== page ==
Inventors at UCSF have developed a novel and economical method to produce a new generation of Cryo-EM sample grids that bind purify and protect biomolecule samples.
Elucidating biomolecule structure is integral to understanding disease. A high-resolution 3D structure offers insight into the interactions that drive biomolecule function and aids in the rational design of novel medical treatments. Transmission electron microscopy (TEM) is the method of choice for analysis of complex structures that can’t be crystallized for x-ray crystallography and are too large for NMR techniques. The technique focuses a beam of electrons on a sample and the beam’s interaction with biomolecules projects their image onto a detector. Cryogenic electron microscopy (Cryo-EM) utilities frozen, rather than solution-phase samples to minimize damage to delicate biomolecules.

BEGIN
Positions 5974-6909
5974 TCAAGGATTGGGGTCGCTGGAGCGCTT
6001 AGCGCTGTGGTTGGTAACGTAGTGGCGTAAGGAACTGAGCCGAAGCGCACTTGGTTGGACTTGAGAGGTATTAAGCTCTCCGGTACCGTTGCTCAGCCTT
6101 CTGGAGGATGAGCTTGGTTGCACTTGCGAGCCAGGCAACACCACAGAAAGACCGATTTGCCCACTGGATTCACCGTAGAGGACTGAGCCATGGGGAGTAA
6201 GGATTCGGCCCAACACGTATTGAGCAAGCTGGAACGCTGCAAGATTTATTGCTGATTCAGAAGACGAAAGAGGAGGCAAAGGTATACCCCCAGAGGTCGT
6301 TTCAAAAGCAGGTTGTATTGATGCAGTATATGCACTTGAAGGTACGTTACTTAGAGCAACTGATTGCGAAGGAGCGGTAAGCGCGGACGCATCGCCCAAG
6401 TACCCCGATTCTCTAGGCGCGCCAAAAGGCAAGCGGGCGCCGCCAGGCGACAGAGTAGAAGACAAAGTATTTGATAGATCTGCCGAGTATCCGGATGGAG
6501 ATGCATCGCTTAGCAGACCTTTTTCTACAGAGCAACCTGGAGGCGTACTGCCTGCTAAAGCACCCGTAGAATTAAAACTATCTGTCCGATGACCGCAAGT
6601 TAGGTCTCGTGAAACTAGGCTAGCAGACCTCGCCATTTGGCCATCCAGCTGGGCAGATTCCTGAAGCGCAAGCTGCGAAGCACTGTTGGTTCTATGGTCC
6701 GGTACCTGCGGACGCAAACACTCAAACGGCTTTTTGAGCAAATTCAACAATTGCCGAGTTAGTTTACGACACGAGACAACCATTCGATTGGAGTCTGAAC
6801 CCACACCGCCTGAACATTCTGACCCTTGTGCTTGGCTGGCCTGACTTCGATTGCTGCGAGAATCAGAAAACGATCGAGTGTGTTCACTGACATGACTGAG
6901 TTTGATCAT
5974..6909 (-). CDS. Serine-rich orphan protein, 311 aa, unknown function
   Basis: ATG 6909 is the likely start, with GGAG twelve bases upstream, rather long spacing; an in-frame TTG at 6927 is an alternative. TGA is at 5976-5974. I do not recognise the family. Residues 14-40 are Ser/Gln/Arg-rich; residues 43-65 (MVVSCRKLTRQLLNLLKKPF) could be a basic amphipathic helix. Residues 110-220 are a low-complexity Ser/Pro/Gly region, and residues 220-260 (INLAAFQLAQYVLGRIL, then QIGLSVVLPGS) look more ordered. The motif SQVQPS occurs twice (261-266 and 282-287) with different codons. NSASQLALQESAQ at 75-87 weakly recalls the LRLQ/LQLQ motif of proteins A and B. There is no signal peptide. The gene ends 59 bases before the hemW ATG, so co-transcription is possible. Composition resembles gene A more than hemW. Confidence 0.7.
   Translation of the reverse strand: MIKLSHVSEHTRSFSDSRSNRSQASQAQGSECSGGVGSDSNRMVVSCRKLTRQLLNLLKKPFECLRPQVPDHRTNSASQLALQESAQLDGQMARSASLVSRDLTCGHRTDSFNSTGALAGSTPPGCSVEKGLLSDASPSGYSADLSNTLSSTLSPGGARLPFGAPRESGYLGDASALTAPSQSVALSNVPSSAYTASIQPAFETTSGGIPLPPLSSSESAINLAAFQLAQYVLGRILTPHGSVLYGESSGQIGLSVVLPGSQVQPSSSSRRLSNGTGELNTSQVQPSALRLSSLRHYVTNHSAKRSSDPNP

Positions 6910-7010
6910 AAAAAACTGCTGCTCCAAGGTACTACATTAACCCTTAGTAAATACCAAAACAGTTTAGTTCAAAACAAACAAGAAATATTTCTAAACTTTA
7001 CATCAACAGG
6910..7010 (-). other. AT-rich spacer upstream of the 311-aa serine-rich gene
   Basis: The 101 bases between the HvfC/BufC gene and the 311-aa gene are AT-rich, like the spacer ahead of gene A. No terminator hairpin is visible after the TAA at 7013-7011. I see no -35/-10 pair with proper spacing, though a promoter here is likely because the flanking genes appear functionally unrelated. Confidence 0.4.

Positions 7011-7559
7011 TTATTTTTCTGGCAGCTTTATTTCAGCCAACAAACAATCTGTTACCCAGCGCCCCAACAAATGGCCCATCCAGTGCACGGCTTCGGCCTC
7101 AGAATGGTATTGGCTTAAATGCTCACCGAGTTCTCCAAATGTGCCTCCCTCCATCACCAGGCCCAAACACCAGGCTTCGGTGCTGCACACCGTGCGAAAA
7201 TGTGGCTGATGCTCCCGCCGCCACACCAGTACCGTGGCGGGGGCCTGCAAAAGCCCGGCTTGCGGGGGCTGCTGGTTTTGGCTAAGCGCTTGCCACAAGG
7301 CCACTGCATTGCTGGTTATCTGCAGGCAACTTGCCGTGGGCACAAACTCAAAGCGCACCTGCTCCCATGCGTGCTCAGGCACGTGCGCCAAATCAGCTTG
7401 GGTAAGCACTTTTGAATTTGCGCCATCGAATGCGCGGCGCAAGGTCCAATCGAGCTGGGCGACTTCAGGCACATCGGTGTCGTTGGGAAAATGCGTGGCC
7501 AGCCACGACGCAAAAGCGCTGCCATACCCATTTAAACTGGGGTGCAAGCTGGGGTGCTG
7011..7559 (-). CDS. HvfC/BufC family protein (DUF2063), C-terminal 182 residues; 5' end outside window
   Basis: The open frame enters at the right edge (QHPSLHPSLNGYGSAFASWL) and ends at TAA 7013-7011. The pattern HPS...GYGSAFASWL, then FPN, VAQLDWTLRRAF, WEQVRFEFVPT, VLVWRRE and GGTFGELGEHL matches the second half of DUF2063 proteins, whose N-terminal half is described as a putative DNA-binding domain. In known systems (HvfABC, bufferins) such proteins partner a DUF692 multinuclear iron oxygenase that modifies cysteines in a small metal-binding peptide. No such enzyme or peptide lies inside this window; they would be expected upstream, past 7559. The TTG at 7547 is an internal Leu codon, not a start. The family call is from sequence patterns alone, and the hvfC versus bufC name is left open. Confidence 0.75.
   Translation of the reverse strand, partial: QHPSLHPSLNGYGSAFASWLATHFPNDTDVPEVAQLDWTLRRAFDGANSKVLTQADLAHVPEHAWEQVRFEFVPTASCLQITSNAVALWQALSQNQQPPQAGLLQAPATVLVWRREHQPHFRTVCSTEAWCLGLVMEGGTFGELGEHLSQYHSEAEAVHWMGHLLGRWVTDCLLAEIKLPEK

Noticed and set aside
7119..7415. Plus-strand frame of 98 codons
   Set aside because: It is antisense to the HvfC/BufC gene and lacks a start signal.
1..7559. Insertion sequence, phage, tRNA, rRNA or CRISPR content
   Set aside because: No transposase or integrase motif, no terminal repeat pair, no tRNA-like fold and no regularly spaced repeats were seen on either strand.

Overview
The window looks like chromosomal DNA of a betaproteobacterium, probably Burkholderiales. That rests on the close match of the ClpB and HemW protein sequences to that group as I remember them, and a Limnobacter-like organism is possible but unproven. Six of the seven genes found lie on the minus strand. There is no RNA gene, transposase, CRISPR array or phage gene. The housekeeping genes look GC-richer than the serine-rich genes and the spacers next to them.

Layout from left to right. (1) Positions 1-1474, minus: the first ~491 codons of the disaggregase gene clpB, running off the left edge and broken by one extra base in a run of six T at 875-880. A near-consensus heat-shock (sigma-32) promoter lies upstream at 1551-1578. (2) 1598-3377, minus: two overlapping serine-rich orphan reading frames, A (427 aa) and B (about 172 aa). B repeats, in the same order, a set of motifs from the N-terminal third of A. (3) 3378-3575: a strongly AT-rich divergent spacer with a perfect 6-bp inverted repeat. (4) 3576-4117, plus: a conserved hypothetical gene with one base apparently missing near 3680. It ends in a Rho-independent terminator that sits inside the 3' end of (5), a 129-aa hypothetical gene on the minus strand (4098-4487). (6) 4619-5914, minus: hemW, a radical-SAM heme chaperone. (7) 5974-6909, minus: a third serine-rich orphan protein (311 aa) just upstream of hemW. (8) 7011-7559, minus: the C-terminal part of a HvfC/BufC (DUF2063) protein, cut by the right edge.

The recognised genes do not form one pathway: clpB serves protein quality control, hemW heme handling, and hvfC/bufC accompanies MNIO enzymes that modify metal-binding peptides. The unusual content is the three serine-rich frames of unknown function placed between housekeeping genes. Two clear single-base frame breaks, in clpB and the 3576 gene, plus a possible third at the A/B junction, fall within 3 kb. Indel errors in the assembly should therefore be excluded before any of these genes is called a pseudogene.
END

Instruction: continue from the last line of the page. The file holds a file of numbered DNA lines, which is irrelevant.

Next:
Cryo-EM samples are prepared by applying sample solutions to a holey EM grid and then freezing them in process called vitrification. During this process, biomolecules can localize to the liquid-air interface where they denature and degrade. Sample degradation reduces homogeneity and leads to significant reduction in structure resolution. UCSF researchers have now developed chemically functionalized films of graphene oxide 1-2 atoms thick, that will either generally or specifically enrich binding the molecule of interest and protect it from destruction at the liquid-air interface.
Cryo-EM sample substrate is coated with high-quality GO film using a proprietary method developed at UCSF. The resulting GO-film has excellent coverage and consists of a low-number of GO sheets. The film is then chemically modified to alter surface properties for either specific or non-specific sample capture.
To develop & commercialize the technology as a manufacturing process for Cryo-EM sample grids.
Proof of Concept